If rail passenger service to Peoria is feasible, it would involve same-train service to and from Union Station in Chicago. But the Amtrak/IDOT study initiated in 2006 but not completed until 2011 called for a East Peoria-Normal rail shuttle to connect passengers with existing Amtrak service.
I’ve already explained why this is a bad idea. Unfortunately, the plan’s boosters keep making it worse, slower and costlier.
They’re now proposing an interurban-type service between Peoria and Bloomington airports, with stops in between in downtown Peoria, East Peoria, Morton, Goodfield, Carlock, Normal and downtown Bloomington.
You read that right. The news transportation idea to link Peoria with the nation’s intercity rail passenger network is going to require a circuitous routing with all new right-of-way, serve both downtowns and stop five more stations in between. One who boards in downtown Peoria will be lucky to reach downtown Bloomington (and that bus connection to the Amtrak depot in Normal) in under two hours.
Something similar has already existed. Not between the two airports, but between Peoria and Bloomington downtowns. The Illinois Traction System began this service on April 21, 1907. Multiple frequencies catered to those traveling for business and leisure.
The ITS service was successful in those early years because it catered to local travelers whereas the steam roads did not (one could also ride the Lake Erie & Western Railway and Peoria & Eastern Railway between Peoria and Bloomington). Then came the automobile and publicly-funded paved highways.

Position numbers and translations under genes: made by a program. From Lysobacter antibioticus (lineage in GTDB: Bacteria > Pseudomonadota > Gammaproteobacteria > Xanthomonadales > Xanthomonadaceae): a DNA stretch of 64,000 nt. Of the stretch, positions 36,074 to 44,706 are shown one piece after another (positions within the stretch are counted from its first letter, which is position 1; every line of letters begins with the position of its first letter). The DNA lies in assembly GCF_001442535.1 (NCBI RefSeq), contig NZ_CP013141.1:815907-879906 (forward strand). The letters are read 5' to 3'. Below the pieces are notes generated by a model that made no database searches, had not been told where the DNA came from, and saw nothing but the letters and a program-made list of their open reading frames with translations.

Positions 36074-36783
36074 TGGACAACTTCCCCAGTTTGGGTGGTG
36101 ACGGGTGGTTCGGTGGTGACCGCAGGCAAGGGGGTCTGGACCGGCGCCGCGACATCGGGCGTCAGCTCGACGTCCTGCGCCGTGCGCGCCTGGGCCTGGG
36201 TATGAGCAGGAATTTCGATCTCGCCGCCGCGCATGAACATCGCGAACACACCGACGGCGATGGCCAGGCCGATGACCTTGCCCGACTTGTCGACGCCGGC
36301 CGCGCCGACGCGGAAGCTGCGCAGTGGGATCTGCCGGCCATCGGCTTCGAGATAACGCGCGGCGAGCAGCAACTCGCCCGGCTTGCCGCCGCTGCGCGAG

The interurban could only survive as a freight-hauler. A portion of the route linking Peoria with Bloomington and Decatur was targeted for salvage during World War Two, but it was spared thanks to grass roots opposition in online cities and towns. Wartime gas rationing returned heavy patronage to the railroads anyway. But a short time after the war ended, people returned to the roads. The interurban lost money on its passenger service, and there was no hope for another revival.
On February 21, 1953, Illinois Terminal Railroad electric interurban passenger cars between made their final runs between Peoria, Bloomington and Decatur. The tracks between Mackinaw, Bloomington and Forsyth (just north of Decatur) were scrapped shortly thereafter. In June 1955, Illinois Terminal ended its Peoria-Springfield-St. Louis service.
The last passenger service between Peoria and Bloomington ended in June 1955 when the Peoria & Eastern’s train from Indianapolis began turning at Pekin. This train lasted until October 1957.
Interstate 74 was completed between Peoria and Bloomington between 1961 and 1966. Today, it is possible to drive between the two metro areas in under one hour. Although there is considerable commuter traffic in this corridor, origins and destinations are spread far and wide.
Unless we close Interstate 74, Route 150 and Route 9, reviving an interurban-type service is a waste of taxpayer’s money and will not attract enough patronage to sustain it existence.
I’m a hard-core rail enthusiast, but I’m also realistic. This is 2013, not 1953. Transportation infrastructure and travel habits have changed. Cities have sprawled out and population isn’t as contentrated as it used to be. Proposals in IDOT’s embarrassing 2011 feasibility study were bad enough, why make it worse?
- David P. Jordan